The Action Against Sol Schumann

By Adam Klasfeld

In one of the first scenes of The Action Against Sol Schumann, a flack for the Reagan White House does damage control for the Gipper’s controversial visit to a German cemetery in Bitburg by pointing out that only a small percentage of the people buried there are SS soldiers. Aaron Schumann, the confrontational son of the eponymous character, responds that Reagan can spend 98 seconds honoring the deceased Germans as long as he also “spits for two” seconds. That scene, like so many others in the play, is likely to offend almost everyone: Reagan’s detractors will find it too balanced to be damning while ardent conservatives will be upset at the dramatization of one of their hero’s most embarrassing moments. But the ability to flip a coin and make sure that it lands on both sides of the issue makes playwright Jeffrey Sweet the right theatrical magician to take on the true story of the effort to deport Jacob Tannenbaum, a devout Jew and Nazi collaborator. (“Sol Schumann” is a fictionalized version of Tannenbaum.)

The play is hardly about its title character at all; rather, it concerns both the moral support and condemnation that surrounds him. At the center of this are Schumann’s sons Aaron (Douglas Dickerman) and Michael (Nathan M. White). The activist Aaron has spent his life pursuing people Nazi war ciminals; a leftist writer chronicles his globe-hopping efforts in regular columns in various newspapers and magazines while a daughter of a Holocaust survivor joins him on most of these missions and offers legal representation. The revelation that his father was a kapo known as “the ogre of Ordenhaupt” causes Aaron and his confidantes to reevaluate their pieties. The assimilated Michael, never a Nazi hunter, only thinks of how he can help keep the family together.

The playwright’s insights are varied, strong, and unsentimental. For example, one scene shows a prominent leader in the Jewish community trying to convince a judge to drop his case against Schumann, even though he calls the man “a monster,” because he believes that media attention will reflect badly on the Jewish people and, by extension, on Israel — a state founded as a refuge for Jews against genocide. If Jews can kill other Jews, the argument goes, what’s the value of a state based on ethnic nationalism? This may be the playwright’s conscience talking, but the very fact that Sweet wrote The Action Against Sol Schumann shows how misguided he believes the argument to be.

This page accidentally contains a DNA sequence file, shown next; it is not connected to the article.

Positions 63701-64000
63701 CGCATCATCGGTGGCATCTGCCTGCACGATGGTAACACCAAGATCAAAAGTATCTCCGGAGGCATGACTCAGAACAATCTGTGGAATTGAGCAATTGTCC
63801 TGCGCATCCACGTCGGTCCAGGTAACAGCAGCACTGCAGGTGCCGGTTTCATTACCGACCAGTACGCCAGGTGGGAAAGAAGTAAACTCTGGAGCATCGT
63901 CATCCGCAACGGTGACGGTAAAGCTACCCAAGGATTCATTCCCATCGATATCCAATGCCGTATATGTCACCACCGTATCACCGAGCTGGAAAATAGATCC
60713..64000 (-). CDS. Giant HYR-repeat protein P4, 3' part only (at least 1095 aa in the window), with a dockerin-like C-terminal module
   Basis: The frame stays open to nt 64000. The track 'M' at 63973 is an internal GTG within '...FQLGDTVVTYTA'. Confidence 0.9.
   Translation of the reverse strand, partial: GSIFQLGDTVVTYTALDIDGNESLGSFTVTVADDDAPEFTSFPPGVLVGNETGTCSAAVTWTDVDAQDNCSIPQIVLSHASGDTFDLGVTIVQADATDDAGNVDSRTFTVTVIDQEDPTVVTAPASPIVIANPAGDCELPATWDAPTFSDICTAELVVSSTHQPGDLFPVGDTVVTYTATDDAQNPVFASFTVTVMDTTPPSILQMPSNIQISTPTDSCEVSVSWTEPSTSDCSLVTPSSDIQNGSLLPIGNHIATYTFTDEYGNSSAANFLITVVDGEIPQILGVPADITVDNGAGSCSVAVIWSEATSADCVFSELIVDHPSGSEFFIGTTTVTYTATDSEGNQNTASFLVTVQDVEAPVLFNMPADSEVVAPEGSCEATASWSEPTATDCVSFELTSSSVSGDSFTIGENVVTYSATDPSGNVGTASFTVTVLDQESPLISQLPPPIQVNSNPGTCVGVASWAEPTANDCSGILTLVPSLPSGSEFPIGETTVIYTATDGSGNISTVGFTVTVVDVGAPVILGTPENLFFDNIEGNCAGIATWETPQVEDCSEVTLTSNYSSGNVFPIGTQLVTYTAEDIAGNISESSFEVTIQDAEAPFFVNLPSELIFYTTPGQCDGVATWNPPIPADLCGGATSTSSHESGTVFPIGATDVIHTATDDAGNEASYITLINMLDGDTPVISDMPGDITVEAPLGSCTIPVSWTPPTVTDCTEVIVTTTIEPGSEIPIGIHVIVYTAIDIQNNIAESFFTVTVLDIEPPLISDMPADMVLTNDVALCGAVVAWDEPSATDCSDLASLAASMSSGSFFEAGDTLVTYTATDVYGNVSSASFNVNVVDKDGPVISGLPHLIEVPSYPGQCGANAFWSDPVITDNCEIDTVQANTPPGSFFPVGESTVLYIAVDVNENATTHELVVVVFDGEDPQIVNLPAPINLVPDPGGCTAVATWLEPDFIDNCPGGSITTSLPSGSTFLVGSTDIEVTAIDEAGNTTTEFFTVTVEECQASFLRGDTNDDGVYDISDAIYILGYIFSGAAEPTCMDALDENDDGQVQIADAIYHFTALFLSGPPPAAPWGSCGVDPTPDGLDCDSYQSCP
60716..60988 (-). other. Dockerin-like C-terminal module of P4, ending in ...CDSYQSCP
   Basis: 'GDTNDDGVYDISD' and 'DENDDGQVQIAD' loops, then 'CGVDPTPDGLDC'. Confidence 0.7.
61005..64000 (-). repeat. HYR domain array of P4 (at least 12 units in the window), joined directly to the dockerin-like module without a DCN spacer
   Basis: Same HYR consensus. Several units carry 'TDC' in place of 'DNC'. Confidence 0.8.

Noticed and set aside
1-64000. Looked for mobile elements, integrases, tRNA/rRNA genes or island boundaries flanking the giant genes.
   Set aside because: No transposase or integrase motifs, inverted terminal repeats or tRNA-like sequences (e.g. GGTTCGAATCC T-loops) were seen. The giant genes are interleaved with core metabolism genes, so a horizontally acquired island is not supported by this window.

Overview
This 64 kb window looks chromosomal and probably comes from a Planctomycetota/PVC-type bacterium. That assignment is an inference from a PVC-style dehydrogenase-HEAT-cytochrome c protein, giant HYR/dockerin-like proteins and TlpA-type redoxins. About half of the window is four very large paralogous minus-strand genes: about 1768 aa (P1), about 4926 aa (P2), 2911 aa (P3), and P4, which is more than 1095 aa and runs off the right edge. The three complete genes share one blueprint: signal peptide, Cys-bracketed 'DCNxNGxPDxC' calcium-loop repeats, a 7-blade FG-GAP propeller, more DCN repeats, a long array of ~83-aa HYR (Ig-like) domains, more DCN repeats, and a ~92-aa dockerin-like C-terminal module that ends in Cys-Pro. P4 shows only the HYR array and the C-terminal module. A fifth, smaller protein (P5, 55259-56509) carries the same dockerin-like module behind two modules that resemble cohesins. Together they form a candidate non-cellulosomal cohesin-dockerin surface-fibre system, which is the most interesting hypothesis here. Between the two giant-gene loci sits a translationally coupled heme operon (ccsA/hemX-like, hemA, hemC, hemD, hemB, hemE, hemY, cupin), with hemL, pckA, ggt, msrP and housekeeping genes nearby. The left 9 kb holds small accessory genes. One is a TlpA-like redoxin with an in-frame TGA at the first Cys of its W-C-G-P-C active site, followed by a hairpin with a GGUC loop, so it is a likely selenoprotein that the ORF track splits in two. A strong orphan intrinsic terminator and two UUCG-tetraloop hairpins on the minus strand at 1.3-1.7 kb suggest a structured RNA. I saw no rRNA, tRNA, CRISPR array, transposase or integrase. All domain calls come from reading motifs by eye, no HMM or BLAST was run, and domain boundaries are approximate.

Sweet understands the concept of moral paradox and gives all of his characters interesting conflicts. The writer Diane (Catherine Lynn Dowling) forms an attachment with Aaron that prevents her from exploring the Schumann case as deeply as her profession mandates. When lawyer Leah (Susan O’Connor) takes up Sol Schumann’s case, she’s torn between her legal principles and her obligations to her survivor parents — as well as to her sometime lover, Aaron. Ambivalent but never fickle, Sweet makes the case for both swift justice and forgiveness only to repudiate both options. Yet the survivors who want nothing more than to kill or deport the protagonist aren’t “Shylocked”; that’s to say, their quest for justice is never presented as unreasonable.

Unfortunately, sentimental acting and directing often get in the way of the straightforward writing. Director Amy Feinberg has some cast members remain on stage to observe the proceedings even when they aren’t in particular scenes, and many of them gaze compassionately at the main character during his more troubling moments. The effect is probably the opposite of what was intended: The audience is less inclined to pity Schumann when outsiders regard him so kindly. The performances are uneven but the better actors deliver the material with a hard edge. Among the standouts are Herbert Rubens as Sol, Douglas Dickerman as Aaron, Susan O’Connor as Leah, and Catherine Lynn Dowling as Diane.

Moral people do not need to be told how to feel about the Shoah; rather, a play on the subject should surprise audiences if it is to resonate. When the production doesn’t fight against it, The Action Against Sol Schumann presents familiar issues in inventive and powerful ways.

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